In 2013, with his parents’ support, Thumbiran applied to the University of Johannesburg (UJ) with a portfolio of pencil drawings. He was accepted during the late registration period, but says he was a “wildcard” for the institution.
“The first thing they [UJ] said to me after going through my portfolio is: ‘You’ve never done art in your life before, have you?’ My first and second years were the most gruelling of my life. I was overwhelmed by all the experiences and I was hit by 11 subjects I had never done before. And so, I was usually in the bottom quadrant of the class, the guy just passing. There were people who went for art classes and [were] privileged enough to study it in school, and these students thought it was a breeze, but there I was sitting like: ‘Okay, if I mixed black into this paint, why is it turning a kaka green?’”
By his third year, things started to change and after answering an open call sent to UJ students about exhibiting at last year’s Turbine Art Fair, Thumbiran’s large canvas piece was installed — minus the QR codes. “When the organisers saw that, they said the QR codes disrupt the work.” But the accompanying video work can only be seen with those codes. Using a phone to scan the codes takes you to the website Thumbiran created that links 16 short video clips to specific works.
The website acts as an educational tool, because before the interesting work can be explored, Hinduism needs to be explained. And the way in which Thumbiran explains Hinduism shows a devoted understanding of the mainstream deities and mythology. The story of Ravan, for example, follows the common trajectory of an antagonist driven by lust and arrogance. Saraswati is a neat stand-in for education in Saraswati Must Fall, and the Disrobing of Justice is equated with the disrobing of Durga.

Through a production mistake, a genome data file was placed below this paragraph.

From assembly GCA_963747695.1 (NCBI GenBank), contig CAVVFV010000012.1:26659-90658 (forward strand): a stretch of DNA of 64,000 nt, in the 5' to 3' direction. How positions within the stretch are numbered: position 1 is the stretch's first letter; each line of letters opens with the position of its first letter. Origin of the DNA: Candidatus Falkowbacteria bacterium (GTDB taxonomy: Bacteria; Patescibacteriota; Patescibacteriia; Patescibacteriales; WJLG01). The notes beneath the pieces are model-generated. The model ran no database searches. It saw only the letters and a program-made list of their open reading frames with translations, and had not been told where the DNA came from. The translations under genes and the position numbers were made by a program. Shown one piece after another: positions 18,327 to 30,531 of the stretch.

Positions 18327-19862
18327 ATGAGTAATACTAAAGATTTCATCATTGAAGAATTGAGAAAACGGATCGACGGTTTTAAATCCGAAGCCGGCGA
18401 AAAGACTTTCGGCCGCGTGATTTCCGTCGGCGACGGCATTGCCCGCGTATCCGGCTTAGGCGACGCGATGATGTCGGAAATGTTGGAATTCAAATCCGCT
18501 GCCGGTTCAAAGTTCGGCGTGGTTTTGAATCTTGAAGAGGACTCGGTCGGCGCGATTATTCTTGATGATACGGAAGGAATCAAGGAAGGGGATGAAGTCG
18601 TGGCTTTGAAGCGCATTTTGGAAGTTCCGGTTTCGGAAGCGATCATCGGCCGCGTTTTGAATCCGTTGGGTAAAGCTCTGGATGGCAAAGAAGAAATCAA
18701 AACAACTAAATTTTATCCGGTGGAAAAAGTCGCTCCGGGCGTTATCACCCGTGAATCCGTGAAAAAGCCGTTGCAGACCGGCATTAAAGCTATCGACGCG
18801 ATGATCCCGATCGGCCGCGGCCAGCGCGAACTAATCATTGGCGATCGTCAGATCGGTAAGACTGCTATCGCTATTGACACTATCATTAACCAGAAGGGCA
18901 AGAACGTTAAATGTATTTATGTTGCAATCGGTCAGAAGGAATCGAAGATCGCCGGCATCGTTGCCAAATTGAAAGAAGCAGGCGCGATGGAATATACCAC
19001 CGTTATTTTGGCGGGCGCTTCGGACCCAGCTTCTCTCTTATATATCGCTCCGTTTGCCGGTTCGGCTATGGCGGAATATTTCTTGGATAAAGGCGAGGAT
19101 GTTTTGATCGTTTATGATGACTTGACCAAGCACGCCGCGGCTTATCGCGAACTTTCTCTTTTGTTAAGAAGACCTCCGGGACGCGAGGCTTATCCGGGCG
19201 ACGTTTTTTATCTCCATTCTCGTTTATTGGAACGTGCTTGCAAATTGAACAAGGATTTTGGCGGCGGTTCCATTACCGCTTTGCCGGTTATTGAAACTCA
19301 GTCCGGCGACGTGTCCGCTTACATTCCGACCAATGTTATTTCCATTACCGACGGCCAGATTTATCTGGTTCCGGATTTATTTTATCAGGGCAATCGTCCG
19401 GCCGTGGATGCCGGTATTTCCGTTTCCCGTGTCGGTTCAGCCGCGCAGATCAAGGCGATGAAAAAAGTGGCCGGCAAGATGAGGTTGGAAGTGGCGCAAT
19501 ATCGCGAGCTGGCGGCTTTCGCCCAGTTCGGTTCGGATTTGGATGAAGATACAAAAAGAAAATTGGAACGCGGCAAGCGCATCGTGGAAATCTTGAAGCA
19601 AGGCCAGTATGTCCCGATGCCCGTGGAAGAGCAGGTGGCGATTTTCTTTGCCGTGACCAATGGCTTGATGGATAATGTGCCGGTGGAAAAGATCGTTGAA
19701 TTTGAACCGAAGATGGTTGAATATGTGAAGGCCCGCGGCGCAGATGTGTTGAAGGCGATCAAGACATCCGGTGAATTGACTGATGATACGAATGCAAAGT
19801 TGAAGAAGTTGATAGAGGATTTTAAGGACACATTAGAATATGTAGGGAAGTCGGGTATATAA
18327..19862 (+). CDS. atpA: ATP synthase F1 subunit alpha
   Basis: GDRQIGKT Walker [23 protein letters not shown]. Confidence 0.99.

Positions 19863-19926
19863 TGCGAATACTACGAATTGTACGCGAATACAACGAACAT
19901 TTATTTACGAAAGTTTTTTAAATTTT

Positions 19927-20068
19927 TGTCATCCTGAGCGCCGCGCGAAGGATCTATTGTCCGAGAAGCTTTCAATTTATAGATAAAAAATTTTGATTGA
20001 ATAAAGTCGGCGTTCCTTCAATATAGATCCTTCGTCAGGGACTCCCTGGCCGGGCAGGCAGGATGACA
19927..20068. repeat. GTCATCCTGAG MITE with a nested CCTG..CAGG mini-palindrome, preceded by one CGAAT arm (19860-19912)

Modern deities: Saraswati Must Fall sees Kiveshan Thumbiran placing himself as a character in mythical and modern tales
Sometimes, it feels as if these ideas are jammed one on top of the other, in an attempt to make Hinduism relevant to contemporary South African events, and vice versa. This somewhat forced dialectic also plays into binary thinking about race and belonging.
In questioning which “side” South African Indian people belong to, the piece Ahilya is a simple visual metaphor. On one side is a black figure, on the other a white and in the middle is Thumbiran, holding his head out of sheer frustration. Both sides tug at him and, on closer inspection, he is stuck in this place, because he’s been turned to stone.
The story this borrows from is about Ahilya, the wife of a sage who was raped by the demigod Indra. When her husband found out, he turned her into stone because his pride was hurt. Ahilya was caught between the will of two big males, rendered immobile until Lord Ram saved her years later.